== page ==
Beginning in 1984, Don Hall’s directorship of the Institute for Astronomy steered its growth to become one of the leading astronomical research institutes and graduate programs in the world.
Under his 13-year tenure, the number of IfA faculty positions almost doubled, helping the IFA to recruit top quality research staff. As the new 8-10-meter telescopes were built, instrument-building opportunities specified in telescope agreements established the IfA as a major center for instrument development and detector technology.
Negotiating observing time for UH on the new telescopes proved more challenging but Hall successfully negotiated that UH would get 10 percent of the observing time on both the Keck 1 and Gemini-North telescopes, and 15 percent of the time on Keck 2 and the Subaru telescopes.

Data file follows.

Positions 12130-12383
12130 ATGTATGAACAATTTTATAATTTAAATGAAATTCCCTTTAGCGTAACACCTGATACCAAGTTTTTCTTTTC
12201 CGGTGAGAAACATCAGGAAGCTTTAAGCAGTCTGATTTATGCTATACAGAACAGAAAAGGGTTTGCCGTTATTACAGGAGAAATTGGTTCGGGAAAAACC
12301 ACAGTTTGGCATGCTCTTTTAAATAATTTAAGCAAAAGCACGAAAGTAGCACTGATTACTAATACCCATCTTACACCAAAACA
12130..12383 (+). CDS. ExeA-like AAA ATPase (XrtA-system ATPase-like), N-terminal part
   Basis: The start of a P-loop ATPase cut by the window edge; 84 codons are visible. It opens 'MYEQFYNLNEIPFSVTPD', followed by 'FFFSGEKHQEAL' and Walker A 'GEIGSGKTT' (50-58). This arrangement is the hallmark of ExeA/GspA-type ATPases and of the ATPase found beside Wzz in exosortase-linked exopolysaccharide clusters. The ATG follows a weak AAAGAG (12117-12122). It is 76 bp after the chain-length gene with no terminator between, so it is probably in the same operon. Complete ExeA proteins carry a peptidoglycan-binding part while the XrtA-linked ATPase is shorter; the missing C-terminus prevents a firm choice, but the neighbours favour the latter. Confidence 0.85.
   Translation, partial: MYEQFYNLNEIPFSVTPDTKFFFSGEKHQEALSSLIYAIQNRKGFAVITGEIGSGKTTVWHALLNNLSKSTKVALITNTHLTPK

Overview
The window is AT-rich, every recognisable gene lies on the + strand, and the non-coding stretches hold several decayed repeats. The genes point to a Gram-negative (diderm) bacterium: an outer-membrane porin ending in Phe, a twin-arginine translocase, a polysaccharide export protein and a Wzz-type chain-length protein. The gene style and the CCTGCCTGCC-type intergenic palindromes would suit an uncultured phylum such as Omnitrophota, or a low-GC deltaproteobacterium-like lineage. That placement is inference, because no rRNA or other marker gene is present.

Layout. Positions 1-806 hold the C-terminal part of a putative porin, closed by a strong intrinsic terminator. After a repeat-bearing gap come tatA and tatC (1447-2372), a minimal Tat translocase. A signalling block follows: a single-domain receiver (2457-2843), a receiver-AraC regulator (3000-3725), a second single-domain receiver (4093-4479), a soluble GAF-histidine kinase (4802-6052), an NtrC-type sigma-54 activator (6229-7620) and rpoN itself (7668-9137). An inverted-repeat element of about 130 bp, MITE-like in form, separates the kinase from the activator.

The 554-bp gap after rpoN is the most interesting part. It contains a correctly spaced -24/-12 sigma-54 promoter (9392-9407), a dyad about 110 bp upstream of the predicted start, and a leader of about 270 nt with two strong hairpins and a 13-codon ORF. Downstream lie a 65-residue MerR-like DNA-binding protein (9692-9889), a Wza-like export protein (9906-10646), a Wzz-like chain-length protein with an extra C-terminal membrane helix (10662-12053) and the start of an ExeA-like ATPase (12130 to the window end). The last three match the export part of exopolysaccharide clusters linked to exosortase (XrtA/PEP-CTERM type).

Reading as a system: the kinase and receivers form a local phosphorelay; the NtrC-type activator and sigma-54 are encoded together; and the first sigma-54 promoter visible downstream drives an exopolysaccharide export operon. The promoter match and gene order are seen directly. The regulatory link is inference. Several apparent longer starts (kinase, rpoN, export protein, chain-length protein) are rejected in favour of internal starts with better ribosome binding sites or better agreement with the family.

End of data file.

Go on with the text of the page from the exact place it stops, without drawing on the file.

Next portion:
“The siting of Keck 1, Keck 2, Gemini and the Subaru telescopes on Mauna Kea had a major impact on the Big Island, and led to a very favorable impression of the IfA in the University, in the state, and beyond, The University of Hawaii’s share of these four telescopes is the equivalent of 50 percent of the observing time on an 8–10 meter class telescope but with access to a wider range of capability and instruments.” — Don Hall